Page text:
Welcoming in the News | Welcoming America

Welcoming in the News

Here are some media coverage highlights to inspire and inform your own community’s welcoming movement.

News Archive

Buffalo Police use new tools to reach immigrant community

The Buffalo Police Department’s new Language Access Plan to address communication challenges between immigrants and emergency responders was recently recognized by the White House for its innovative approach to inclusion. Their plan includes a telephone service that can translate 200 languages, civilian interpreters, and bilingual police officers.

New report lauds foreign-born Pittsburgh residents’ economic contributions

A new report underscores that welcoming immigrants not only benefits us culturally and civically but also economically. The Partnership for a New American Economy found that in 2014, immigrants contributed $217 million to Pittsburgh’s state and local taxes and $6.8 billion to the county’s gross domestic product.

This American city has a winning way of making refugees feel welcome

Cincinnati’s Junior League has taken an innovative approach to welcoming refugees through their Refugee Connect program that builds connections between refugees and the larger community through the universal language of soccer.

Report: International students contribute $1B annually to Michigan economy

Our economy and workers benefit from retaining them as employees, especially in critical STEM fields: International students who are employed in the US create 2.62 additional jobs and contribute significantly to regional taxes and wage growth.

Refugees help make Georgia a better place

"The bottom line is refugees quickly establish themselves in America, get jobs and eventually start businesses, buy homes, learn English and become citizens. When welcomed to their new home and provided opportunities, refugees become highly productive citizens and help their host communities thrive."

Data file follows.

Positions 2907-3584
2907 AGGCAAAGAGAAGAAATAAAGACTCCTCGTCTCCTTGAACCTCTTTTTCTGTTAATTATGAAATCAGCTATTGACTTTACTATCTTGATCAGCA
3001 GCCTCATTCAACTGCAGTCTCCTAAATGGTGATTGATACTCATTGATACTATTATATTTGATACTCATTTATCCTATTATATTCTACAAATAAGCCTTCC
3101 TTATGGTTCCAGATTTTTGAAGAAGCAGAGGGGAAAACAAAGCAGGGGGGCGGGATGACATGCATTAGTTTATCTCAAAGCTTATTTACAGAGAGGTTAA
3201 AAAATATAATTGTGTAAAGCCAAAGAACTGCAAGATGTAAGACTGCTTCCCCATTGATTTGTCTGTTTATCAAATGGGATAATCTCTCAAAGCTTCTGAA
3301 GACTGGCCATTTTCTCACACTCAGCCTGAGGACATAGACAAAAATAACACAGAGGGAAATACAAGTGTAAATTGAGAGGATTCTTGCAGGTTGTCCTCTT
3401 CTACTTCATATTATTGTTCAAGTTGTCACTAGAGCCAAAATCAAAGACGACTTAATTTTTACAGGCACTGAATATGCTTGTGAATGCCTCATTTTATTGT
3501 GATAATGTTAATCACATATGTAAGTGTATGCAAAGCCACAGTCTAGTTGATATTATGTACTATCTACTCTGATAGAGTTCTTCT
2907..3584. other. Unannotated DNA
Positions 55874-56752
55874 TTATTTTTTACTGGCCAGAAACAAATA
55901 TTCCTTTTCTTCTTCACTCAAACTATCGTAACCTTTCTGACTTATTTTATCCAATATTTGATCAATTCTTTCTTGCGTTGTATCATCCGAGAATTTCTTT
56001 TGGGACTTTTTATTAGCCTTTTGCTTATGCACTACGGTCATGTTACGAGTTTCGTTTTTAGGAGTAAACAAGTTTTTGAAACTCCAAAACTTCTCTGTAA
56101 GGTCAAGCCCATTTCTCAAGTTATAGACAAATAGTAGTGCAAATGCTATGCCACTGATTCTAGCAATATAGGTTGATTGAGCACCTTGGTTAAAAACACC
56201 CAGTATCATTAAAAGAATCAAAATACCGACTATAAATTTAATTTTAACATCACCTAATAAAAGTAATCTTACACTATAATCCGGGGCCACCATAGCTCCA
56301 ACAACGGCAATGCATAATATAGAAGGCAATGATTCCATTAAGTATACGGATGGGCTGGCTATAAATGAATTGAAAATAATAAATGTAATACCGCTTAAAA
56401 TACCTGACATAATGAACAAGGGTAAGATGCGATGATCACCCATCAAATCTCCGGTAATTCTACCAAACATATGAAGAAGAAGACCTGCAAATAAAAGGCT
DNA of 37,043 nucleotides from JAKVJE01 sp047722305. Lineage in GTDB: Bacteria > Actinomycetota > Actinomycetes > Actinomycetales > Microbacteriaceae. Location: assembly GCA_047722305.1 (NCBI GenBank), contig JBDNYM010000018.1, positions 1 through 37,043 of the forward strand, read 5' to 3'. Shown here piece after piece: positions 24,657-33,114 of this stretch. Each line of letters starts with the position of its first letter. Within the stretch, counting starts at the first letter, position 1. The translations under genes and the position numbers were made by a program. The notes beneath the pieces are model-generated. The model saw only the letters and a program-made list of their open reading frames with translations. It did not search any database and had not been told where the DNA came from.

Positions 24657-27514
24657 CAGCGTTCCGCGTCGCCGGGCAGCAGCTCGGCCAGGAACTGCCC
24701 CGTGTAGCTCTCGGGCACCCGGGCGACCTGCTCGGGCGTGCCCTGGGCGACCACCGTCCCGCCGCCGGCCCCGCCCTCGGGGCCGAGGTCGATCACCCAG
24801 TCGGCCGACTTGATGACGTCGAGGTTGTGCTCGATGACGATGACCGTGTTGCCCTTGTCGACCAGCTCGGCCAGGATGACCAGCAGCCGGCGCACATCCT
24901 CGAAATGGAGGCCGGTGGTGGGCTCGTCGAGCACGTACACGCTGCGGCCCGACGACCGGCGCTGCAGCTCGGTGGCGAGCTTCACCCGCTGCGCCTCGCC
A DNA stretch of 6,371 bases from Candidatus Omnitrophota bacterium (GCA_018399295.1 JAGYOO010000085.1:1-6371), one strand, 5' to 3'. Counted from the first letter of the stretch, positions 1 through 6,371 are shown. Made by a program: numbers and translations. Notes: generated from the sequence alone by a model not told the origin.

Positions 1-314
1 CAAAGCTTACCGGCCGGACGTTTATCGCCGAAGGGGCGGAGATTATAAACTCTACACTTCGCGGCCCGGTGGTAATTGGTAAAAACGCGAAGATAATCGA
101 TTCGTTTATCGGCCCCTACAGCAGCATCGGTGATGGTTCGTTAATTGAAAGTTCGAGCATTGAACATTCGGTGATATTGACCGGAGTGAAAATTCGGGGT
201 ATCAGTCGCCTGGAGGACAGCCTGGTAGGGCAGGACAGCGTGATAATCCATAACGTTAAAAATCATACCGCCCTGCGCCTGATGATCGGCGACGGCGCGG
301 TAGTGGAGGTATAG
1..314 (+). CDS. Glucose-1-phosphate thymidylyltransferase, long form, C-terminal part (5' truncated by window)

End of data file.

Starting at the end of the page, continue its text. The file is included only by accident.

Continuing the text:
Closer Look: Welcoming America; Atlanta BeltLine; and more

"What Atlanta and a number of other communities are doing right is recognizing that our future is one that looks different demographically than our past. This is something we should be excited about, and something we can take advantage of if we create an environment where people feel they belong and can participate at their fullest."

NH has a plan for new arrivals

New Hampshire is in the middle of a three-year, $1.4 million dollar project to welcome and integrate immigrants. “When you start to meet and know each other and become neighbors, you become people to each other, and that’s what breaks down the fear. That's our goal,” said Liz Fitzgerald, co-chair of the One Greater Nashua Coalition.

Welcoming communities embrace and integrate immigrants

More than 50 cities and counties were honored by the White House on June 30 for their leadership and innovation in creating welcoming communities as well as civic, economic, and linguistic integration. These cities and counties participated in the White House's Building Welcoming Communities Campaign.

Tampa leaders celebrate area refugees

Tampa Bay, Florida, officials passed a proclamation naming June 20 as World Refugee Day, a day to celebrate and recognize the region's diversity and to welcome refugees. “We take great pride in recognizing the strength of the diversity in our community. Recognizing and realizing the diversity of our community provides the strength and the pillar to make our community a better place.”

ID card means 'we are all Cincinnatians'

A new municipal ID program in Cincinnati, Ohio, which will help make easier the lives of undocumented immigrants, the homeless, and others who cannot obtain an ID. It is the first of its kind in Ohio and could prove to be a model for addressing identification needs.

How refugees help their new communities

While much has been written about strengthening borders and toughening immigration law, relatively little attention has been paid to the local acceptance of refugees and the ways in which they are successfully incorporated into their new communities.

Refugees help small town thrive

About 6,000 immigrants who escaped poverty and violence in East Africa have resettled in Lewiston, Maine. When these refugees began arriving, many residents were resentful. Now, they say the town has changed for the better, including a revitalized downtown and increased local pride.

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